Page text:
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@WilliamSchooler , All of us at the Tenth Amendment Center agree with you about the US supreme court .The Constitution does not make the federal supreme court the final arbiter nor is it the sole, exclusive authority on whether a federal law is constitutional.
The States did not create a centralized government that would have the authority to decide for itself the limits of its own powers, nor did they give up their right to judge the constitutionality of federal laws.
The federal supreme court was to decide, as the last resort, disputes among the authorities of the other two branches of the federal government, not in relation to the rights of the parties to the constitutional compact and the federal government. The “parties to the constitutional compact” being, of course, the peoples of the states.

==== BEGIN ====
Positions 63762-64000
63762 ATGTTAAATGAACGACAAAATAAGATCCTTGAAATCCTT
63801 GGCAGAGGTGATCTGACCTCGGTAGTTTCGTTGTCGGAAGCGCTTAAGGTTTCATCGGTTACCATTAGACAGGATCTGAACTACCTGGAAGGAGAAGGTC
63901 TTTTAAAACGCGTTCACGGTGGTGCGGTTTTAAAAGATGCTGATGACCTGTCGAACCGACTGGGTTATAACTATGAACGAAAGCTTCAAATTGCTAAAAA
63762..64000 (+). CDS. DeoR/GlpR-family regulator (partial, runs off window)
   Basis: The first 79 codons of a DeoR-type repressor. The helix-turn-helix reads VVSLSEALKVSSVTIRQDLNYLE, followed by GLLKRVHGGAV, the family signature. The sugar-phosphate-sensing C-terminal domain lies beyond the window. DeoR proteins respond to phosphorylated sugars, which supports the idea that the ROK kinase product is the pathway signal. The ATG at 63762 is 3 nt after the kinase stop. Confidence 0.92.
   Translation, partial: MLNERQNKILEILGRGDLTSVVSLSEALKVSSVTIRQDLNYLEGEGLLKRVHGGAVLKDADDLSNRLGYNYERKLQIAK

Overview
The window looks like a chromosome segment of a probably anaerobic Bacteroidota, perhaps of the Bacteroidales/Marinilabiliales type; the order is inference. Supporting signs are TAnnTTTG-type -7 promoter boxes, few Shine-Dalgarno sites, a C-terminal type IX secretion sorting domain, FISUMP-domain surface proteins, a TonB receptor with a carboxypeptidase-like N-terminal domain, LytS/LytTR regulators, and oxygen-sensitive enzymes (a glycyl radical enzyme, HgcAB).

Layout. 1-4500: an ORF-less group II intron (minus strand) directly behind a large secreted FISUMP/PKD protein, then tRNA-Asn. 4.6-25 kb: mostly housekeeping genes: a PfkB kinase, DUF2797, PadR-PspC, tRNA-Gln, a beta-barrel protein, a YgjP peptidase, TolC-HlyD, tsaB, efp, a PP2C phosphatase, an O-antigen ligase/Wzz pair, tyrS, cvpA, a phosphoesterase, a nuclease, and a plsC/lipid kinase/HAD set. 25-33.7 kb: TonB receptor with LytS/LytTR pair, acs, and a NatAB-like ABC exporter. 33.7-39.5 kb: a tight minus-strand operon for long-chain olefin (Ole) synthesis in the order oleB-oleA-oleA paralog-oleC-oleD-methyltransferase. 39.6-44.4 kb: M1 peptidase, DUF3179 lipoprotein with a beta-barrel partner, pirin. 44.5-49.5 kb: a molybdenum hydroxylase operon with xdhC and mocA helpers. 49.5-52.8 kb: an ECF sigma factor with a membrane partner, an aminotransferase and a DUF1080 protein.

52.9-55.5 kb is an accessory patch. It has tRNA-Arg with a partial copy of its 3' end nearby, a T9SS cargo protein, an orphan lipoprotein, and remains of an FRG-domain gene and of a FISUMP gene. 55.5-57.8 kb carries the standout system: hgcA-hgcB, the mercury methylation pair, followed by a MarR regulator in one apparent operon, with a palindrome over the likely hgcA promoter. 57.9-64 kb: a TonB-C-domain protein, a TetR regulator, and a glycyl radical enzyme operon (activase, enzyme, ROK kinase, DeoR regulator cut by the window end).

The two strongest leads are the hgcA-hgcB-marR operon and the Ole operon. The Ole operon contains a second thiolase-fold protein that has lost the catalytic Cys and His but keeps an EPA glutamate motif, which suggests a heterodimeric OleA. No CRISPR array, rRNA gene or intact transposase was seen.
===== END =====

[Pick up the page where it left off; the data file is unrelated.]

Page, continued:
I believe you are referring to the section in the above article which has language taken exactly from the legislation, ACR50. (" Additionally, this resolution notes that in New York v. United States, 505 U.S. 144 (1992), the United States Supreme Court ruled that Congress may not simply commandeer the legislative and regulatory processes of the states.")
Perhaps it is unfortunate that statement is included in the bill. One could construe from that an acknowledgement of final authority, which the US supreme court does not hold. Removal of that statement would improve this bill, no doubt.
Good catch on your part. Thank you!
3 years, 2 months ago on New Jersey Tenth Amendment resolution on the table